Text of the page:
Media Representations of Antisocial Personality Disorder
Authors: Cronin, A.
Start date: 12 January 2016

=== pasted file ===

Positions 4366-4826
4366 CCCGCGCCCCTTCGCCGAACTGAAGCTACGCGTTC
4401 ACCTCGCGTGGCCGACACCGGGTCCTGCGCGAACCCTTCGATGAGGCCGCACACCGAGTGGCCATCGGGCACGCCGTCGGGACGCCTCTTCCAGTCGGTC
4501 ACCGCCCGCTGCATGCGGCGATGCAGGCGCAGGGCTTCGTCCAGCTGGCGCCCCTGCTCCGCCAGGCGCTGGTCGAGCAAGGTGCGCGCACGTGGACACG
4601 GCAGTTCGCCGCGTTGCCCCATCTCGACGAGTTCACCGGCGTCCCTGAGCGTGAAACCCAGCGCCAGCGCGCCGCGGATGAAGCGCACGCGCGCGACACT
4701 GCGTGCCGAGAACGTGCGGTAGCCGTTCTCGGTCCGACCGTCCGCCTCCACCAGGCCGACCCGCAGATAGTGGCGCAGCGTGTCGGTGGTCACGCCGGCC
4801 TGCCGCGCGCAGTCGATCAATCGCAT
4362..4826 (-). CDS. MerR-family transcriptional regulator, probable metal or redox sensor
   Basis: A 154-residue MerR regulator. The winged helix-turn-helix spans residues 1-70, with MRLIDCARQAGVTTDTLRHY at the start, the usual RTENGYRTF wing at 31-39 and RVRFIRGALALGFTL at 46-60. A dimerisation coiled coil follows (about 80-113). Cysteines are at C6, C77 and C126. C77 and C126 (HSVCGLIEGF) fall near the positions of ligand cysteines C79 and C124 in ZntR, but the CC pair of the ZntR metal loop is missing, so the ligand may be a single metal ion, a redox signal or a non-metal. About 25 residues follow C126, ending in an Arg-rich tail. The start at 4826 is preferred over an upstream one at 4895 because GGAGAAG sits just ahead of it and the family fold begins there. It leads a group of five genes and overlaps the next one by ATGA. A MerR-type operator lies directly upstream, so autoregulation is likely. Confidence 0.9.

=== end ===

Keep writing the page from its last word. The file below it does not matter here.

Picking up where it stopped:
Although only 4 – 11% of the UK population is affected, over 60% of the UK prison population display recognised traits of antisocial personality disorder. That there is a strong link between the disorder and criminality cannot be overstated, indeed the NHS and the National Institute for Health and Care Excellence both observe that criminality is not a likely result of having the disorder but is an ontological characteristic of it. Accordingly, the public perceptions of criminality and antisocial personality disorder are interlinked such that both are shaped by media representations. As the basic principles of criminal liability have evolved over the past 300 years, so too has the media representation of antisocial personality disorder in the context of reporting crime. This reflects the changing significance of the mental disorder in the criminal law institution where the basis of criminal fault has shifted from the assessment of manifest liability, considering the defendant’s character as viewed over the longer term, to the subjective assessment of fault, focusing solely on the individual’s state of mind at the moment of the offence itself. On either basis of liability the existence of antisocial personality disorder is troubling in that it is recognised to be the consequence of external influences, usually dating to the defendant’s childhood. This not only undermines the fundamental doctrine of liability based on ‘freewill’, but also creates an irreconcilable ambiguity at the heart of the criminal institution. While some characteristics of the disorder underpin and aggravate the finding of criminality, others serve conversely to mitigate its gravity. Although a diagnosis of the disorder should not exculpate the actor, the changing media representations of it in crime reporting reveal that it is more usually presented as an aggravating factor and in this way the very notion of criminality itself is shaped.